At our counseling center, we have a policy that women counsel women and men counsel men. Any time our counselors have been asked to counsel someone of the opposite sex, we have politely and firmly refused.
Our position on this is simple: it is dangerous.
Women are by nature, and for better or worse, emotional beings. Most women feel everything much more than a man does. Women often come for counseling because the have troubled marriages. Their complaint is that their husband doesn’t listen to them or is not attentive to their felt needs. He may not be the spiritual leader she wishes he was, or he may be harsh and critical of her.
The male counselor often is her pastor, small group leader, choir director or someone else in a position of spiritual authority over her. Women desire to be led spiritually, and protected from biblical error and every time the man gives her counsel he is feeding her desires. He is a kind and understanding presence in her life. For one hour a week, he does nothing but listen to her (something husband rarely if every does) and he is giving her his undivided attention. He is wise and godly and strong and gentle. Is it any wonder emotions will begin to develop?I have seen it happen time and time again.
These counseling relationships can be devastating. I have never met a counselor who set out to have an inappropriate relationship with a counselee, but that does not mean it doesn’t happen!
Our pastors are only human and many have fallen and been removed from their pulpits over an adulterous affair that began as a counseling relationship.
Setting the possibility of an actual affair aside, a male-female counseling relationship often adds to the problems at the counselee’s home. Think about it; the marriage relationship is already bad or she would not be going for counseling. In counseling, she has “the perfect man” listening to her, caring about her, praying with and for her, leading her spiritually, and sometimes protecting her from harm. What light does this put her husband in? How could he possibly stack up to that?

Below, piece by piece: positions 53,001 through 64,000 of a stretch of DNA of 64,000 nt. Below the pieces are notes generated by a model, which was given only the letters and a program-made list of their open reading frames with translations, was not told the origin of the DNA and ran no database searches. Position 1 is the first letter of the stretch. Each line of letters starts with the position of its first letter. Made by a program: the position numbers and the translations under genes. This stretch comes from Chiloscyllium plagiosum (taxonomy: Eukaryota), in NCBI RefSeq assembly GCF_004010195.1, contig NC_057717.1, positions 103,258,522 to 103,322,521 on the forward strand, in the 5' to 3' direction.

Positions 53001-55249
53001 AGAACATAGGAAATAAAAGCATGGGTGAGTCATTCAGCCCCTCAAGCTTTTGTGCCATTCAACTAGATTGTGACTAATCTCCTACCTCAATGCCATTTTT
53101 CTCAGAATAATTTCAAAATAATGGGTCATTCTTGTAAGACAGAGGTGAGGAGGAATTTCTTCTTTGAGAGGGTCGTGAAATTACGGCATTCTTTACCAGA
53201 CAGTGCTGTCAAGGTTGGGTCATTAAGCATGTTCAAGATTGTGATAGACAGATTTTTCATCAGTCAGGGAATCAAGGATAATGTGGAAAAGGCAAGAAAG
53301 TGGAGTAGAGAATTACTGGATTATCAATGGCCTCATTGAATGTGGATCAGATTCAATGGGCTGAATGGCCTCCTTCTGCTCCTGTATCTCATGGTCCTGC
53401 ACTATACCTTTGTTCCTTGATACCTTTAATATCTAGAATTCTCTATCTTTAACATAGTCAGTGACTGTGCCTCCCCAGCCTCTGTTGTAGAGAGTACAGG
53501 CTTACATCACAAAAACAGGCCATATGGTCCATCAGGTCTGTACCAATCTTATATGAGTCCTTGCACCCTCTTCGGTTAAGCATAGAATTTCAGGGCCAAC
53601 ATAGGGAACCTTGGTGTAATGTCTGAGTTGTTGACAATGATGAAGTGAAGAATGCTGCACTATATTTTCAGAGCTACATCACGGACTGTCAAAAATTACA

From the viewpoint of the pastor’s wife, male-female counseling relationships are a bad idea. Would you like your husband meeting alone with women all day long? Knowing they are pouring their hearts out to him? I would not. Many pastors find they have little energy left for their wives at the end of a day of counseling. The pastor’s wife finds her husband unavailable to her emotionally and she is sometimes squeezed out of the equation.
A woman counseling a man is equally dangerous. The man wants counseling because his marriage is in trouble, he doesn’t know how to understand or relate to his wife so he wants a woman’s point of view on things. He is vulnerable emotionally, especially if his wife has not been meeting his physical needs! A warm and caring woman who listens and is not demanding anything from him is easy to fall for.
This is why we train men and woman to counsel and disciple biblically. Our philosophy is rooted in various One Another Scriptures, and also the command not to cause another to stumble. We desire to avoid all appearance of evil in our ministry and make it one that brings God honor and glory and benefits not only our counselee, but his or her family as well.
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